Churches Seek Ways to Share God’s Glory During Eclipse

August 15, 2017
By Alan Wild
The moon will be blocking the sun for a few brief minutes Aug. 21, but that’s when the spotlight will shine brightly on the Pennyrile District, particularly Hopkinsville – ground zero for the total solar eclipse.

UMC churches in Hopkinsville and the surrounding area are finding ways to use the rare celestial event not only to celebrate God’s wonder, but to use it to promote their churches and take part in the festivities as much of the world turns its eye on the southwestern Kentucky city of 32,000. The region is expecting an influx of 100,000 to 200,000 visitors over the weekend.

At First United Methodist Church in Hopkinsville, banners will welcome worshippers on Sunday, the day before the eclipse, Senior Pastor Paige Williams said. In addition, all three services will feature a blessing of the eclipse and focus on “what it means for God to be the creator of everything,” Pastor Williams said. The church is allowing the Red Cross access to its ice machine Monday, she said, and also will open the church’s roughly 150-spot parking lot to the public for free. Then Tuesday, church members will pitch in to help clean up the county fairgrounds, she said.

David Banister, pastor of Pembroke and Herndon churches outside Hopkinsville, said Pembroke is planning an old-fashioned ice cream social at a town park on Saturday from 6 to 7:30 p.m. Both his churches are actively involved in regular events to try and grow their congregations, and the excitement surrounding the eclipse is a prime opportunity, Pastor Banister said. “We’re going all-out for this (ice cream social), hoping we can draw people in,” he said. “… We think it’s going to be successful.”

Ogden Memorial UMC, between Hopkinsville and Land Between the Lakes, is planning a potluck on that Sunday after worship service, Pastor Shannon Blosser said. The church also ordered 200 pairs of solar eclipse safety glasses to distribute, he said. The church is choosing to largely turn its focus inward because of the uncertainty and apprehension surrounding the gigantic crowds anticipated, Pastor Blosser said. “We really don’t know what to expect” with the tremendous influx and potential traffic gridlock, he added. He plans to use the eclipse as a motif for his sermon that Sunday, focusing on how we sometimes have to get beyond what we see in front of us to see the truth of Christ.

Jack Larwa, pastor of Eddyville UMC, said two fundraisers are planned over the weekend in conjunction with the eclipse: a women’s group fish fry Friday evening and a men’s group pancake breakfast Saturday. Then Sunday night, a spaghetti dinner is planned in the fellowship hall and viewing glasses will be distributed. The day of the eclipse, the area will be cordoned off and for $10 a person, the church will provide box lunches, dessert, water, viewing glasses, parking and access to the facilities. The goal, he said, is to “try to be as hospitable and helpful as we can be,” providing a “welcoming face from the church.”

Pastor Janet Carden, of St. John UMC in Hopkinsville, said her church hasn’t focused heavily on the eclipse, opting instead for “church as usual and trying to get on with the normality of life.” They are, though, sponsoring a craft fair for the Red Bird Mission, and part of the reason this weekend was chosen was to take advantage of the eclipse and resulting crowds. The Red Bird Mission people then are planning to stay in town until Monday to see the eclipse, Pastor Carden said. But in general, the church is playing it low key and bracing for heavy foot and vehicular traffic. “I think most of the people here are more worried about the grass than anything,” she said.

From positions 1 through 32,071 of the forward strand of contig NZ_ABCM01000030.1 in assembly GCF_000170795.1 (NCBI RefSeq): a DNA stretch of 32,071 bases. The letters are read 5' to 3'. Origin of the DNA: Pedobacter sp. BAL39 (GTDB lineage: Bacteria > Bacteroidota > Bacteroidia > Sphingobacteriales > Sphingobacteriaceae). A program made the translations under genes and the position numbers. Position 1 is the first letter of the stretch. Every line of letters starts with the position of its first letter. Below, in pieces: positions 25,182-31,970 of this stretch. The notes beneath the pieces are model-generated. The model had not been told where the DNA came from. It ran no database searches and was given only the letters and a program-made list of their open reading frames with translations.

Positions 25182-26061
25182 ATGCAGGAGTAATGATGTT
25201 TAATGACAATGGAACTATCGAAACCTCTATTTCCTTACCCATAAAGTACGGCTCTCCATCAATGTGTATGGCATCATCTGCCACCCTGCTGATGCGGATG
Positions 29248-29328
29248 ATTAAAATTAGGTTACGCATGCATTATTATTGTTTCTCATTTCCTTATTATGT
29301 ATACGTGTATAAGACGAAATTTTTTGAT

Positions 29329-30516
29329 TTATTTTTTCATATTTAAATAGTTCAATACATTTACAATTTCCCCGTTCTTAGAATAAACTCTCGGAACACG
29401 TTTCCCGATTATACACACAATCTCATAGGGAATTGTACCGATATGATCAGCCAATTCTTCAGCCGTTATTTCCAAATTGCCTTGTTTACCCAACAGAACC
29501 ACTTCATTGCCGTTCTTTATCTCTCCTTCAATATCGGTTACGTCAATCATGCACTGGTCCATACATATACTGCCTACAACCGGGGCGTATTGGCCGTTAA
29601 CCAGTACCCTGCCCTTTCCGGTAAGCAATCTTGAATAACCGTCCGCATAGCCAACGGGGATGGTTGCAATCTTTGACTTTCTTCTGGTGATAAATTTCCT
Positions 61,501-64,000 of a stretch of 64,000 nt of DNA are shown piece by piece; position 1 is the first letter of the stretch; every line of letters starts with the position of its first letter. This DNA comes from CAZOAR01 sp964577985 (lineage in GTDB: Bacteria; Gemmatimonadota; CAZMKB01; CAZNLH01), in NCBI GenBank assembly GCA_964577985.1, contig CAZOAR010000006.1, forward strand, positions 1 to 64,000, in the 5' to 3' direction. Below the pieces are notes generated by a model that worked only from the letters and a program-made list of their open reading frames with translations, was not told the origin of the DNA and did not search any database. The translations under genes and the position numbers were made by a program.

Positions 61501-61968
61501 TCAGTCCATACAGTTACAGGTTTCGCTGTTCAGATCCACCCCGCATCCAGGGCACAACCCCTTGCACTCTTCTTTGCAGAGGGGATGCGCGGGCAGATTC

Indeed, although many of the UMC churches in the region are planning weekend events in conjunction with the eclipse, a good number will actually be closed on that Monday. “If we have 200,000 here for the eclipse, we won’t be able to get here” to the church, First UMC’s Pastor Williams said. 

During the exciting but potentially disruptive weekend, Pastor Blosser of Ogden Memorial is keeping his sense of humor. “I’ve been trying to talk my praise team into playing ‘Total Eclipse of the Heart’ at church Sunday, but I don’t think they’re going to do that,” he joked.

A few details about the eclipse, courtesy of
  • This will be the first total eclipse in the continental U.S. since Feb. 26, 1979 – 38 years ago. Weather permitting, everyone in the lower 48 will see at least a partial eclipse.
  • The eclipse will start in Oregon and migrate southeast, reaching its peak in Kentucky just before 1:30 p.m. CDT.
  • Hopkinsville is in an almost perfect location because the length of totality – about two and a half minutes – is just about the longest duration since it is close to the center line, or the widest point of the moon’s circular shadow.
  • Nashville is the only major city that will see a total eclipse in the center line path; for the most part, it’s smaller communities that will enjoy the totality experience.
  • Unless you’re actually viewing the sun with safety glasses, you won’t notice a lot of difference until around the three-quarters mark as shadows start to appear sharper. At around 85 percent coverage, you might notice Venus appears west-northwest of the sun.
  • As totality nears, you’ll notice a resemblance to night, though not exactly. Confused birds will stop chirping. The horizon actually will be brighter than the area around the sun. Any breeze is likely to dissipate. The temperature could drop 10-15 degrees.
  •  If you’re fascinated by the whole eclipse experience, it’s not all that long until the next one: April 8, 2024. Make your reservations early!